Choosing the correct violin can be an intimidating prospect for many people. The variety of instruments available can be quite daunting and, unless you fully establish your particular criteria, you could end up spending a considerable amount of unnecessary money.
Fortunately, by carefully evaluating exactly what it is you are searching for, it is quite possible to choose a violin that is going to completely meet your needs – for however long that might be.
First of all, don’t be frightened that the best way to choose a cello rental bay area is to target the most expensive one you can find; this almost certainly will not be the case. Budget is only one of the considerations.
Remember that although it is undoubtedly rewarding to have an immaculate new instrument, it is usually possible to find one completely appropriate that is second-hand. A well cared for violin – meaning without cracks, with pegs that still tighten easily without slipping and which has clearly been well maintained – can have a warm, clear, smooth tone that matches any new instrument. Personally, I would not recommend buying from an on-line auction site, though – unless you can have a return clause if the violin turns out to be not quite what you wanted. As with most things, it is necessary to ‘try before you buy’ if you want the most suitable instrument.
The size of the violin is another prerequisite. Very, very young children – pre-school age, for instance – can play a violin that is 1/16th of standard size and the instruments are graduated through to 1/4, 1/2 and 3/4 sizes. It is marginally less helpful for a child to learn on an instrument that is too small rather than too big, but, if the child is growing rapidly, then buying a cheaper violin for just a year or two is not a bad idea. Most children will be able to play a full-sized violin by the time they reach secondary school age. It might even be possible to rent a good violin for a child to learn with whilst he or she is growing, or, again, whilst you are both deciding if the violin is the instrument the child really wants to play.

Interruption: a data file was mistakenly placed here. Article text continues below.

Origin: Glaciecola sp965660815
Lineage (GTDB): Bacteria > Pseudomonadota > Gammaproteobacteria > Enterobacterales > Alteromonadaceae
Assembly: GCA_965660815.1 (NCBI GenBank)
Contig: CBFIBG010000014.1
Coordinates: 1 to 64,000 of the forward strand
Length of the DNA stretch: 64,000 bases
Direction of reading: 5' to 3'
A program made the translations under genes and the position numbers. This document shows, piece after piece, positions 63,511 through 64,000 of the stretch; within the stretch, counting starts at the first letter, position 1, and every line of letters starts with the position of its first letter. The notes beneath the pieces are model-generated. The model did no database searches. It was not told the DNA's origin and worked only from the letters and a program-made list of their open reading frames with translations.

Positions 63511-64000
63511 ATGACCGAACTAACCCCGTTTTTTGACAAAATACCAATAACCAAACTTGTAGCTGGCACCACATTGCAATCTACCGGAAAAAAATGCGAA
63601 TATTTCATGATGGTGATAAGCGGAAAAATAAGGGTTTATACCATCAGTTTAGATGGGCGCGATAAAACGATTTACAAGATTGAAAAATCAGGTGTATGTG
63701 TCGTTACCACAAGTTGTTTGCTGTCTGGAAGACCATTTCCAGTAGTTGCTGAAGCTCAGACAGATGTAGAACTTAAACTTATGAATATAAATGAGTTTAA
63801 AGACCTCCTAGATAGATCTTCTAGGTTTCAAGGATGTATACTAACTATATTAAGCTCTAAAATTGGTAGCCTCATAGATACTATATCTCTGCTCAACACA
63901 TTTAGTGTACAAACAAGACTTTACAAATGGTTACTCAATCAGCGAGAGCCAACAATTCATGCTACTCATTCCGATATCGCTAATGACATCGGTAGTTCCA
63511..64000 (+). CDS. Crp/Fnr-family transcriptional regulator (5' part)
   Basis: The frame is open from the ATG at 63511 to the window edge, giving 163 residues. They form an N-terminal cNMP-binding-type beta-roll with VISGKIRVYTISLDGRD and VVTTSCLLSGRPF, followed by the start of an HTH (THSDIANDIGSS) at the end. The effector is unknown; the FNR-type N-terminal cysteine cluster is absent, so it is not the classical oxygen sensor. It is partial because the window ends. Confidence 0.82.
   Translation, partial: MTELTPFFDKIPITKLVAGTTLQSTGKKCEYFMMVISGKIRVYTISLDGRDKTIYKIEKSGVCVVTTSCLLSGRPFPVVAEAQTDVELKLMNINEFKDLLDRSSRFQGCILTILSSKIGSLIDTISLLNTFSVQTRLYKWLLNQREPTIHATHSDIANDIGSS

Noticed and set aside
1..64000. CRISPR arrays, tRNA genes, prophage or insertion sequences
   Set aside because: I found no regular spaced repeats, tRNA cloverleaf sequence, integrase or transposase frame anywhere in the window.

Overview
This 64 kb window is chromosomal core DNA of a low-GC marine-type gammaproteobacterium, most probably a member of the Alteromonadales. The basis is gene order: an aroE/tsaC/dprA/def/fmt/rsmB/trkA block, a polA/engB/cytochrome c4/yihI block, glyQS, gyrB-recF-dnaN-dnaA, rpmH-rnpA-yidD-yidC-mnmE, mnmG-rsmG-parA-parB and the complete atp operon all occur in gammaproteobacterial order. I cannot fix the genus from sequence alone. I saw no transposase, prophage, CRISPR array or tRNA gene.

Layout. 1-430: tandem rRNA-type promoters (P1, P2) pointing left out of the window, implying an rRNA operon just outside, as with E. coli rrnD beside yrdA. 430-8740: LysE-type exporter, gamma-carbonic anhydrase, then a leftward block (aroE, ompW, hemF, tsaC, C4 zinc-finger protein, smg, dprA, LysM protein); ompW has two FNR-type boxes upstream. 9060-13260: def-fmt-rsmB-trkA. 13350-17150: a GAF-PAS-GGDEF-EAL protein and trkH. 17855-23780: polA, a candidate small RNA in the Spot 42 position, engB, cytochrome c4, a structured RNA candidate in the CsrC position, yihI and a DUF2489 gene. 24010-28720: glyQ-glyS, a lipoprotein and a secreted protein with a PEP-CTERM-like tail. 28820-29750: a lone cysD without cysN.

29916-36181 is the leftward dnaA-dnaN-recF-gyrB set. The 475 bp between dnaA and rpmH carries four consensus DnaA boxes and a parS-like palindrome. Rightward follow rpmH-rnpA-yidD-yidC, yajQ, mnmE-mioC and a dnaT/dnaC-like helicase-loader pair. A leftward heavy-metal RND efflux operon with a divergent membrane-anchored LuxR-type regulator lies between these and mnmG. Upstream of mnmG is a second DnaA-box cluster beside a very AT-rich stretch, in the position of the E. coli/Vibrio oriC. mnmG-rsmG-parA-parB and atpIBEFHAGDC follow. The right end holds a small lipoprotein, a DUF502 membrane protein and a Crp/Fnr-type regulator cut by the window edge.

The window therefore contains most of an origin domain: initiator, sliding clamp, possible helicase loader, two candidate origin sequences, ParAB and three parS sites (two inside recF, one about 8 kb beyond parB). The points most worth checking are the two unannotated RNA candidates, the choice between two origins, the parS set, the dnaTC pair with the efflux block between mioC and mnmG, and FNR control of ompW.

For experienced players, the criteria become much more sophisticated, of course.
For example, you might want to weigh up the advantages of purchasing a handmade or a factory produced violin. The handmade will be more expensive but almost certainly produce a better sound and be a more satisfying instrument. Many experts undoubtedly consider Italian-made violins to be the very best – and not just for historical reasons. Individually produced Italian violins are usually meticulously and lovingly crafted.
Other things to be taken into consideration by the more experienced violinist might include the investment potential of the instrument, its ‘beauty’, the particular size and arching that suits the player, the sound quality and perhaps even the maker’s name!
Finally, the most important criterion – whether you are young or old, novice or professional – and one that can never be quantified, is, ‘Can I love this instrument?’ Playing the violin is an emotional as well as an intellectual experience and, although most of your criteria will be logical and sensible, your heart and soul will also play a part in your final decision.